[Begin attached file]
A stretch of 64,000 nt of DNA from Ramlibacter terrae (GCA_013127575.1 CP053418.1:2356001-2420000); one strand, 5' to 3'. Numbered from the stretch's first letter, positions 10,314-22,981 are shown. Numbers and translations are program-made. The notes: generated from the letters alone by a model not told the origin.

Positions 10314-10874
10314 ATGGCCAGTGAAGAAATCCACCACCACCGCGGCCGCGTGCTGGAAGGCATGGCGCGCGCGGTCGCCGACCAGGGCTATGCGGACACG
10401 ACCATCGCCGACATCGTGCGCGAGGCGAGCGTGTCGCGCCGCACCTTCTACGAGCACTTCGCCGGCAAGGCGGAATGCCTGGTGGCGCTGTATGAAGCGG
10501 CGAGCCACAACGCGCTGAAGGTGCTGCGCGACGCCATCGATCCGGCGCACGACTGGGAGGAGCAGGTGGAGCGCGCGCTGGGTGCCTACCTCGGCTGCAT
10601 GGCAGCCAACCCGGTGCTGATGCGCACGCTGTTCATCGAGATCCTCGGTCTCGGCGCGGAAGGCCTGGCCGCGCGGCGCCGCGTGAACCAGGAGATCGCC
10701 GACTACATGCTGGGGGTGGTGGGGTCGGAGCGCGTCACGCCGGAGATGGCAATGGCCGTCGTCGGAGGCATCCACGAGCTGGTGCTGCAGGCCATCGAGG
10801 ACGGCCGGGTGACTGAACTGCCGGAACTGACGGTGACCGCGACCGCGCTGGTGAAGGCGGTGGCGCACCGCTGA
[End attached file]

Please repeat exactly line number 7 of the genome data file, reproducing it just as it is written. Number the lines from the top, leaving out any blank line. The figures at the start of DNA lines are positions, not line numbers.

10701 GACTACATGCTGGGGGTGGTGGGGTCGGAGCGCGTCACGCCGGAGATGGCAATGGCCGTCGTCGGAGGCATCCACGAGCTGGTGCTGCAGGCCATCGAGG